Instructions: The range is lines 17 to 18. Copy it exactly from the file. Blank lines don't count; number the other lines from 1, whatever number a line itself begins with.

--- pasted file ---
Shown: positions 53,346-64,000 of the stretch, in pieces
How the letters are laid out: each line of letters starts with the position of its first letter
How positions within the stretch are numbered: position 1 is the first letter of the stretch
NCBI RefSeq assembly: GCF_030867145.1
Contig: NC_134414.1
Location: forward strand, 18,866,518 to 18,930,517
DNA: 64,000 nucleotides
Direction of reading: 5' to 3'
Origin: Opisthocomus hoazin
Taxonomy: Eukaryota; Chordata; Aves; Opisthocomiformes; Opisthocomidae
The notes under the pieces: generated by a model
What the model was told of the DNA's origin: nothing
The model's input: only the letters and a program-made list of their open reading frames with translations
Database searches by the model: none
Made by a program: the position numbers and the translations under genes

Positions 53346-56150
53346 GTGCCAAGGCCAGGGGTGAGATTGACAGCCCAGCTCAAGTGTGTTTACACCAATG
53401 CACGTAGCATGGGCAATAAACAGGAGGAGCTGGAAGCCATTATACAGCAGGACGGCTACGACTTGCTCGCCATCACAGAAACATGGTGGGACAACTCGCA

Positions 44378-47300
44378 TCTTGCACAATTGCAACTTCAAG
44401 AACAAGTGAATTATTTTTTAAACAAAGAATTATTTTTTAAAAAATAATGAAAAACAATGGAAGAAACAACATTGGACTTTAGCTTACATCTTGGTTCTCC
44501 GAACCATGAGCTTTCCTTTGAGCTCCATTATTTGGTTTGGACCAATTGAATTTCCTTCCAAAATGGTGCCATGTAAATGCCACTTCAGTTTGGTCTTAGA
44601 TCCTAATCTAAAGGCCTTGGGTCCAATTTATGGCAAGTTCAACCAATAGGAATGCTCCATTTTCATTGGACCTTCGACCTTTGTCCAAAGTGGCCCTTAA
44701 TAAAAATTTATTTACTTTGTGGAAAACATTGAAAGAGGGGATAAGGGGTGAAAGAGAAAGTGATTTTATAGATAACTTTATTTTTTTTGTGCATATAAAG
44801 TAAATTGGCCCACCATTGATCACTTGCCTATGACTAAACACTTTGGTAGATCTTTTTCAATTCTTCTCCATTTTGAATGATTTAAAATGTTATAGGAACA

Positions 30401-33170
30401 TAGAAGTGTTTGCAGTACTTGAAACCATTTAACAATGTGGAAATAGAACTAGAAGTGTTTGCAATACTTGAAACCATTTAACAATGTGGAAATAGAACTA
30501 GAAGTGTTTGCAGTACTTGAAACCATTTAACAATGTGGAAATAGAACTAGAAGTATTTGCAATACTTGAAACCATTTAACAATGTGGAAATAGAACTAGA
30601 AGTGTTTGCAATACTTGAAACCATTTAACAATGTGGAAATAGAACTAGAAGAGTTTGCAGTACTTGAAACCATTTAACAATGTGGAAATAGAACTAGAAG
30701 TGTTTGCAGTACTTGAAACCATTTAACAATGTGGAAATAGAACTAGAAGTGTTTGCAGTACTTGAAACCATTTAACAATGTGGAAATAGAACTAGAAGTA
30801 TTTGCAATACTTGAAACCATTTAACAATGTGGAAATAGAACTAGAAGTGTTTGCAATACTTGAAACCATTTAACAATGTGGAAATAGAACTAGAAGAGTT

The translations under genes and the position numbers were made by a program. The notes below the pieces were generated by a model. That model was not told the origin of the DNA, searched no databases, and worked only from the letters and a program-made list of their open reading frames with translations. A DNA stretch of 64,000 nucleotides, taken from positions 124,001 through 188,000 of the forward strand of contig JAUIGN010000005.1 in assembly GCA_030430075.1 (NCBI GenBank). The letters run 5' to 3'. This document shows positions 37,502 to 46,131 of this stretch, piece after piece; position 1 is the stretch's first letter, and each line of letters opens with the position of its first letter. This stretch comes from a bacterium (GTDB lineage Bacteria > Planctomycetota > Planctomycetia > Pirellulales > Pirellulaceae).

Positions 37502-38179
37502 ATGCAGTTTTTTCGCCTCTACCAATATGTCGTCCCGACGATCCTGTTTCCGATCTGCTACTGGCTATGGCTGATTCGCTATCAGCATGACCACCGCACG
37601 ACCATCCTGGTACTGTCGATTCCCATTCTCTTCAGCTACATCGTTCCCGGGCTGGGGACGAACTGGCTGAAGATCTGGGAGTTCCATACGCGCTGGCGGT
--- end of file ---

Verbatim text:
53346 GTGCCAAGGCCAGGGGTGAGATTGACAGCCCAGCTCAAGTGTGTTTACACCAATG
53401 CACGTAGCATGGGCAATAAACAGGAGGAGCTGGAAGCCATTATACAGCAGGACGGCTACGACTTGCTCGCCATCACAGAAACATGGTGGGACAACTCGCA